As reported in the local press, April 2022, a large fire broke out at the property gutting all of the interior & destroying all of the timbers. A building surveyor has since visited the site on behalf of the council and deemed the house to be in no immediate danger.Not much appears to be known about the property and its history as a building although some social history can be found which highlights those who once lived there. The building's age was researched by the late tenant Carl Lillis who always held the firm belief that the Hall was much older than first though.
The best description can be found from the listing in 2007 which comes with the finest detail found on Historic England. Reasons for designation are: -
“Westwood Hall and Cottage is designated at Grade II for the following principal reasons:
* It is an unusually well preserved example of a C17 hall dwelling adapted and extended to meet C18 tastes
* It retains a number of early features, including a cruck truss, wooden plank partition wall, staircase with barley sugar balusters, panelled wall cupboards and plank doors
* It retains a little altered late C18/ early C19 wing adapted from part of the earlier building, with staircase, panelled doors, heightened ceilings and tall, 6 over 6 sash windows
* The growth and development of the hall can be read in the surviving elements”.
There is a mention of Westwood Hall found in a Will dated 1785, and cartographic evidence shows a building on the site by 1786.
According to the 1849 map, the Westwood Estate was quite substantial and seemed to have a larger, central property named Westwood House. The Hall in question is described as Little Westwood.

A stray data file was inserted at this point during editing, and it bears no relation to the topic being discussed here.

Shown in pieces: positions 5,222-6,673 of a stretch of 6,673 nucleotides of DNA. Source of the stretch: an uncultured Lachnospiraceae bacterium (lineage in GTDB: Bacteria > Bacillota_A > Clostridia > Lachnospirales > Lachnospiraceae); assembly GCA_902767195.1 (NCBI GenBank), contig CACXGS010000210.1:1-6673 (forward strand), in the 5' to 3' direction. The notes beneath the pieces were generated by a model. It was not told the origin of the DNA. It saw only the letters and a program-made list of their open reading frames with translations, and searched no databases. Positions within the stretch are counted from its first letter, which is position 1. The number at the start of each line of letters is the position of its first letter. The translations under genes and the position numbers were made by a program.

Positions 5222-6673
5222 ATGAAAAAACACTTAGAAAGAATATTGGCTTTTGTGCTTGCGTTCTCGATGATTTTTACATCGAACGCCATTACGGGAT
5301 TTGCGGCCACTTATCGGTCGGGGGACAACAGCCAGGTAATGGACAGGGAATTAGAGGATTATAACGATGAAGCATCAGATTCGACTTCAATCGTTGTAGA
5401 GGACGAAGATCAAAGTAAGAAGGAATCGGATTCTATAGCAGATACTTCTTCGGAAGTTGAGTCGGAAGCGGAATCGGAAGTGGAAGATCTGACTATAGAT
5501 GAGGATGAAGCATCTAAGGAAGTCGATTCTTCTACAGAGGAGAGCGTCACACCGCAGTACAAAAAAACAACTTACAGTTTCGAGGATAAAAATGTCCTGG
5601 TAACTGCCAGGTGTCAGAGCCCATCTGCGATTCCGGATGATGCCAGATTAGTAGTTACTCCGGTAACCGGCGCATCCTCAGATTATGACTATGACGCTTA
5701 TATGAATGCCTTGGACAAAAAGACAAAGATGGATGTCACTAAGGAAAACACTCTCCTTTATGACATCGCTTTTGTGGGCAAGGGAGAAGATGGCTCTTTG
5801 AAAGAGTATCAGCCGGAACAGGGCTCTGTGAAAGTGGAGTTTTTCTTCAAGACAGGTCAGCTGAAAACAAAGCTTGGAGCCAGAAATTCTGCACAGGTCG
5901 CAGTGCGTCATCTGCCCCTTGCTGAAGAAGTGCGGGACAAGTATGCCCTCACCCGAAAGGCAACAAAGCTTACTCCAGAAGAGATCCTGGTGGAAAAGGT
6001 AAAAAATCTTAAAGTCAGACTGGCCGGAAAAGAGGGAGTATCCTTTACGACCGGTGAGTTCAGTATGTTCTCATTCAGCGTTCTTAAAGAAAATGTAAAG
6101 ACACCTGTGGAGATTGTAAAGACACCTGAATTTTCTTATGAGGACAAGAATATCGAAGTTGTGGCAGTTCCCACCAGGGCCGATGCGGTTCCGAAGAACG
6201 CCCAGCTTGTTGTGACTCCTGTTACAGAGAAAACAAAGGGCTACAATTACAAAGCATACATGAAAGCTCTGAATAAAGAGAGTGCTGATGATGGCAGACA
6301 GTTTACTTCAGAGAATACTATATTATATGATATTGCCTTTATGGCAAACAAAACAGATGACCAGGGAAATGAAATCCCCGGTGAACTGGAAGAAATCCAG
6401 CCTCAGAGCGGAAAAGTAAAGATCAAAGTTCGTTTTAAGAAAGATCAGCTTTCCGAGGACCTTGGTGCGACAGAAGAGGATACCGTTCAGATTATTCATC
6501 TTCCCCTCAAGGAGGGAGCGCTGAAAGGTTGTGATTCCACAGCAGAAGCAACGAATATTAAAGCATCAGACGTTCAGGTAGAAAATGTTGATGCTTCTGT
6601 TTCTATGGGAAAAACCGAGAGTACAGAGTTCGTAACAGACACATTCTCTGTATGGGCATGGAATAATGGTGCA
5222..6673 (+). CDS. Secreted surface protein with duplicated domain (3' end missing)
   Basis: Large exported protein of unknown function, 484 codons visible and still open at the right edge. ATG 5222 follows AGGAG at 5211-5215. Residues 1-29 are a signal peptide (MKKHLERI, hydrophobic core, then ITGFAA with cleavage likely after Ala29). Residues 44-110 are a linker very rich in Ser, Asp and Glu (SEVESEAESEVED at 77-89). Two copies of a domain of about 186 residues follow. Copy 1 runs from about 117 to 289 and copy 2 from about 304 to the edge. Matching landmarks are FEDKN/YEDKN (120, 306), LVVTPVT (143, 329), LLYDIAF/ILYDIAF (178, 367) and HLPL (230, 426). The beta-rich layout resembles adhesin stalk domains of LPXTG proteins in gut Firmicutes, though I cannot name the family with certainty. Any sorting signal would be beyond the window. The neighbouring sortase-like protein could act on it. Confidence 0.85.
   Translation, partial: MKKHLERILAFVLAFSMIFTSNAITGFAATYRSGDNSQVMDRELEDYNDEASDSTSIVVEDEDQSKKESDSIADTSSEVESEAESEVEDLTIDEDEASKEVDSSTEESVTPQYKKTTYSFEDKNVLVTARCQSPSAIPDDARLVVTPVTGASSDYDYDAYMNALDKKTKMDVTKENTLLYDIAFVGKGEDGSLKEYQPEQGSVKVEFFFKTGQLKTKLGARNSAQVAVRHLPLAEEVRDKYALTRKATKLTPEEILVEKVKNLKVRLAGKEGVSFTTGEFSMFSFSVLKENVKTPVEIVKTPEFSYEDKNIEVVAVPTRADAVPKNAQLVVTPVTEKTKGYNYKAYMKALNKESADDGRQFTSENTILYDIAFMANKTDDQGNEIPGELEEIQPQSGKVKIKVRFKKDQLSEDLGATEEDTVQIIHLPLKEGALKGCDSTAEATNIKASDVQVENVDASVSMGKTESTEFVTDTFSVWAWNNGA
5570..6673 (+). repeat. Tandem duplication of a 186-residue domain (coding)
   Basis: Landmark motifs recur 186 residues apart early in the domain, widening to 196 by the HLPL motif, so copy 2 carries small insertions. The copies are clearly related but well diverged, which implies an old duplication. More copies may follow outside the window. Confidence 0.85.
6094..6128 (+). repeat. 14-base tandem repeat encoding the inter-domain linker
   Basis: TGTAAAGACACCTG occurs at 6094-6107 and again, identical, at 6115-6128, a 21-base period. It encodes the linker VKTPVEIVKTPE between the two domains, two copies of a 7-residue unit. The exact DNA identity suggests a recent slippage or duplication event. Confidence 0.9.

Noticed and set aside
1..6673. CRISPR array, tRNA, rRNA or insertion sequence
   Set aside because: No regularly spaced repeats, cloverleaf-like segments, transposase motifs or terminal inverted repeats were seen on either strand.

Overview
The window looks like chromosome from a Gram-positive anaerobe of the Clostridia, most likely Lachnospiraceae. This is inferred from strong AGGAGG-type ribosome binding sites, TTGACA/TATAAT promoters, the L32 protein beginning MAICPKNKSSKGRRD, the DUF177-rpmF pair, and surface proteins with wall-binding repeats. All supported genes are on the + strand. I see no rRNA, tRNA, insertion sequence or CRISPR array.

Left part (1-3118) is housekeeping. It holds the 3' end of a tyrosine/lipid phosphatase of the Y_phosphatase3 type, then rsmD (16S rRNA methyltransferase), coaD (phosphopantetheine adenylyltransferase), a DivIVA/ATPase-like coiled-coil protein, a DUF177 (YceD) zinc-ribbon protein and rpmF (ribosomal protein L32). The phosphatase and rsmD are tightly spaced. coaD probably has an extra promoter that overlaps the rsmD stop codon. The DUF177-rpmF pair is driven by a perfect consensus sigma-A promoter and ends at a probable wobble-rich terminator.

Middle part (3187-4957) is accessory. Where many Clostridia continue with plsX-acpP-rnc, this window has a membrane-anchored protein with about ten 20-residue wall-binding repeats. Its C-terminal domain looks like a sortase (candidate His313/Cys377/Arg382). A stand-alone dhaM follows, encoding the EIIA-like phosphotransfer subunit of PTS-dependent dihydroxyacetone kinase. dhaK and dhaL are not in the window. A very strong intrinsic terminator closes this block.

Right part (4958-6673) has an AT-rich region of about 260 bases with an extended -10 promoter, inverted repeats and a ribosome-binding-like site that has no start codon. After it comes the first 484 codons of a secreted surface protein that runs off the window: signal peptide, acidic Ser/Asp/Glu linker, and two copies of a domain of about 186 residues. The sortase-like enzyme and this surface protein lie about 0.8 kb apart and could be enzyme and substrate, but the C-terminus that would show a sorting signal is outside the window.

According to the 1894 map, Westwood House and Home Farm we’re the bigger buildings however, the Hall in question is now named Westwood Hall and there is one row of cottages built north of the site named Westwood Cottages (or Kay’s).
According to the 1908 map, a smaller row of cottages has been built alongside the current Westwood Cottages. Westwood House to the south is no longer mentioned, possibly change of use or demolished.
According to the 1930 map, there appears to have been no changes
Finally, the 1951 map shows no changes apart from Home Farm not mentioned although the building appears on the map
Highwayman George Lyon
A strange relationship between the famous highwayman and Westwood Hall were to be the undoing of George & his friends. “George Lyon, the UpHolland, highwayman,' and his two accomplices David Bennett and William Houghton, were all hanged at Lancaster in April 1815, for an offence of burglary at Westwood Hall, Ince, Wigan”.
Could this have been the Westwood House as described on the 1848 map? The plot thickens.
Local historian & writer Michael Finney discusses his findings in a BBC article: -
As described in the St. Mary’s church magazine of 2007, “in the field beyond Westwood Hall, James Kay worked a drift mine which went from the dip in the field, under Westwood Lane track, and then under the Cornfield towards Mount View. It was worked out by 1856”. Mine not shown on the current coal authority map. However, other shafts in the area (vertical shafts) are plentiful: -
There is an excellent photograph within the article showing the name plate for James Kay’s Westwood Hall Colliery. A little more searching and I came across a photograph on the website “Wigan Rejects” (unknown author).
A good webpage showing photographs and even the names of those tenants who lived in the houses: - View
Extract from Lower Ince St. Mary's Parish Magazine (Sept 2007) Thanks to Rev. David Long
From my own experience, I wouldn’t expect any re-building work unless it finds a purpose only drawn from dynamic thinking of the owners and various stakeholder groups Otherwise, it would make a lovely home for somebody with deep pockets.
All we can do for now is continue to research it’s physical & social history and keep spreading the word.
Wigan Building Preservation Trust
Wigan Archives service
Wigan Archive Service
St. Mary’s parish magazine September 2007 (David Long)